Pickling over a socket

Chris Angelico rosuav at gmail.com
Wed Apr 20 11:26:44 CEST 2011

On Wed, Apr 20, 2011 at 7:17 PM, Bastian Ballmann <balle at chaostal.de> wrote:
> Well you forgot to escape ; and \ but this seems to slide into OT ;)

The semicolon doesn't need to be escaped in a quoted string, and the
backslash does only if it's the escape character. The
string-safetifier function that I used with DB2 was called "dblapos"
because it simply doubled every apostrophe - nothing else needed. On
the other hand, mysql_real_escape_string will escape quite a few
characters, for convenience in reading dumps.

> Am Wed, 20 Apr 2011 18:43:01 +1000
> schrieb Chris Angelico <rosuav at gmail.com>:
>> So, like Jean-Paul said, you simply do not trust anything that comes
>> from the network. Ever.
> If you generalize it in this way you should never trust any user input
> regardless if it comes from the net or from local or the environment
> etc.

Yes, but the other half of the issue is that you have to treat
anything that comes over the network as "user input", even if you
think it's from your own program that you control.

>> Urrrm. You can "own" a "complete computer" with SQL injection? Then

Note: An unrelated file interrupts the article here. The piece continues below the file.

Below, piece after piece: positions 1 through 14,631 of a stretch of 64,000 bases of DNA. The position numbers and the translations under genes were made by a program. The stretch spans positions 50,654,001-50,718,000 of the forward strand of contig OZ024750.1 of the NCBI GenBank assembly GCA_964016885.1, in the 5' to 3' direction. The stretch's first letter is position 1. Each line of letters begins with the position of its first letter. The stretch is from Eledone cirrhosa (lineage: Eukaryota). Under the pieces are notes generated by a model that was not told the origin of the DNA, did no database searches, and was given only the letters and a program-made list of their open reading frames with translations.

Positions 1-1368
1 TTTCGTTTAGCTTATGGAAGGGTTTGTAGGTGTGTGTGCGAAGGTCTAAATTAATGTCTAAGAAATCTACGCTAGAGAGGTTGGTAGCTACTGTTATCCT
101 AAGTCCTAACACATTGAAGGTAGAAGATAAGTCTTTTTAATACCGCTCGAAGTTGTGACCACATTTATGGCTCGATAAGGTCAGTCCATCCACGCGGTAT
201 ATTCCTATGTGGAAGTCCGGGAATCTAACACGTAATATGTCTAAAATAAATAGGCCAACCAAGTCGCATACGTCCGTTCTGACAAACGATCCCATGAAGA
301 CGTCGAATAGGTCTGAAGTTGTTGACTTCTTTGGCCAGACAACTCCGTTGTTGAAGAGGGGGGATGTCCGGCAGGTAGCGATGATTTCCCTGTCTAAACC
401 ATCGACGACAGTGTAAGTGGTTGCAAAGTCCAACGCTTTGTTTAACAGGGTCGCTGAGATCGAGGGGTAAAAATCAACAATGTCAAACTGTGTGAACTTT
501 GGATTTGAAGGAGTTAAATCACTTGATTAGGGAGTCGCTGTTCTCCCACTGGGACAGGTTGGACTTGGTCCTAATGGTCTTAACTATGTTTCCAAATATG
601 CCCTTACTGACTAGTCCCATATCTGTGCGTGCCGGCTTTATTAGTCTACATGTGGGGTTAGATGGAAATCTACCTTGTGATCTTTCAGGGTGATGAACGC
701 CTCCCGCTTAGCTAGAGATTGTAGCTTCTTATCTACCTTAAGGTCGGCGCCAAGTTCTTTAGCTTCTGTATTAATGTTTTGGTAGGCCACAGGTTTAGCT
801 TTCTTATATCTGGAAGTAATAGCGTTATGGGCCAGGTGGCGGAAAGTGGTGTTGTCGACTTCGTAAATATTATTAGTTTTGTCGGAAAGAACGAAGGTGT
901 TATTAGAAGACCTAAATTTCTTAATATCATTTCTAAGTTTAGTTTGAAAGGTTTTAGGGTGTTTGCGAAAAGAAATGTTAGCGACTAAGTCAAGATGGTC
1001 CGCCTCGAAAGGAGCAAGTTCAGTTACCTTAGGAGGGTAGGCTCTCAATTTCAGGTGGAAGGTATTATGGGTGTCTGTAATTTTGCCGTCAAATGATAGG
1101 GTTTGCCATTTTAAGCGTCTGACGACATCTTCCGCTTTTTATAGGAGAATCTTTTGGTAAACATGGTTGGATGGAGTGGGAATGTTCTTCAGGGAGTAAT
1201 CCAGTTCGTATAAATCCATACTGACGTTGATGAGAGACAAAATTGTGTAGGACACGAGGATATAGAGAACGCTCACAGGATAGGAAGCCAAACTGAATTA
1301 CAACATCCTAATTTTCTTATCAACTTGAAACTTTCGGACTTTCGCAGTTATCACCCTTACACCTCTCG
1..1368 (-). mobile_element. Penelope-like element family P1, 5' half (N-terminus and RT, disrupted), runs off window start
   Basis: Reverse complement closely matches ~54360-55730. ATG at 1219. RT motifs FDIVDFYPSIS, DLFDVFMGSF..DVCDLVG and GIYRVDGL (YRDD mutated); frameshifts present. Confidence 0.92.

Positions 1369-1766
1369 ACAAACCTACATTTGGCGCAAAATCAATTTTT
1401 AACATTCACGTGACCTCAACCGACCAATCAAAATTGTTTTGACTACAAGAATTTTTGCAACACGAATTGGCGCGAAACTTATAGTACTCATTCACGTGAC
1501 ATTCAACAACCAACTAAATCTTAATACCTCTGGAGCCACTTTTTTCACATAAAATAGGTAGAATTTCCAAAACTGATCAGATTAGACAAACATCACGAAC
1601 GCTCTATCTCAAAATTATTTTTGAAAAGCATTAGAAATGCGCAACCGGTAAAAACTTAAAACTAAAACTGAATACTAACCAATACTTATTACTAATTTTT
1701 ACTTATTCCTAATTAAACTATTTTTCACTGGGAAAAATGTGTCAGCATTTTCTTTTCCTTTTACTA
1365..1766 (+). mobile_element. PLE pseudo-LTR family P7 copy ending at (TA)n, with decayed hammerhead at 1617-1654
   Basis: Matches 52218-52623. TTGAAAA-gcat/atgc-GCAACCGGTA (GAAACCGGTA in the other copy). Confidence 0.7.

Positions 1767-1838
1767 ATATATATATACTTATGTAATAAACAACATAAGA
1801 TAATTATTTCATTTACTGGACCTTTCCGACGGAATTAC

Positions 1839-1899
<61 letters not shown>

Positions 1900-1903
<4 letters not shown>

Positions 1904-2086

>> someone has some seriously weak protection.
> Yes and the database is poorly protected, but this happens way too
> often.

That's just *sad*.

>> SQL injection is easier to
>> protect against than buffer overruns, and with a lot of function
>> libraries
> I totally disagree. Buffer overflow is just a matter of size checking,
> but sql injection is a matter of syntax. It's more than just throwing
> the input into a magic auto-escape function.

Buffer overruns can happen in all sorts of places; SQL injection can
only happen where you talk to the database. And it IS just a matter of
using a magic auto-escape function, if your library is set up right -
unless, of course, you allow your users to submit SQL themselves (eg a
WHERE clause). That's almost impossible to sanitize, which is why I
would never EVER allow such a thing unless it's actually a trusted
environment (eg PHPMyAdmin - anyone who has access to PMA has access
to the database anyway).

> We both agree that one should never trust user input blindly and we also
> seem to conform to one can use user input in a appropriate way that's
> not the case, but if i read your mail i think you want to tell me one
> should never ever use the internet or only write programs without user
> input at all.

Not at all; just never *trust* user input. Where thou typest foo,
someone someday will type...


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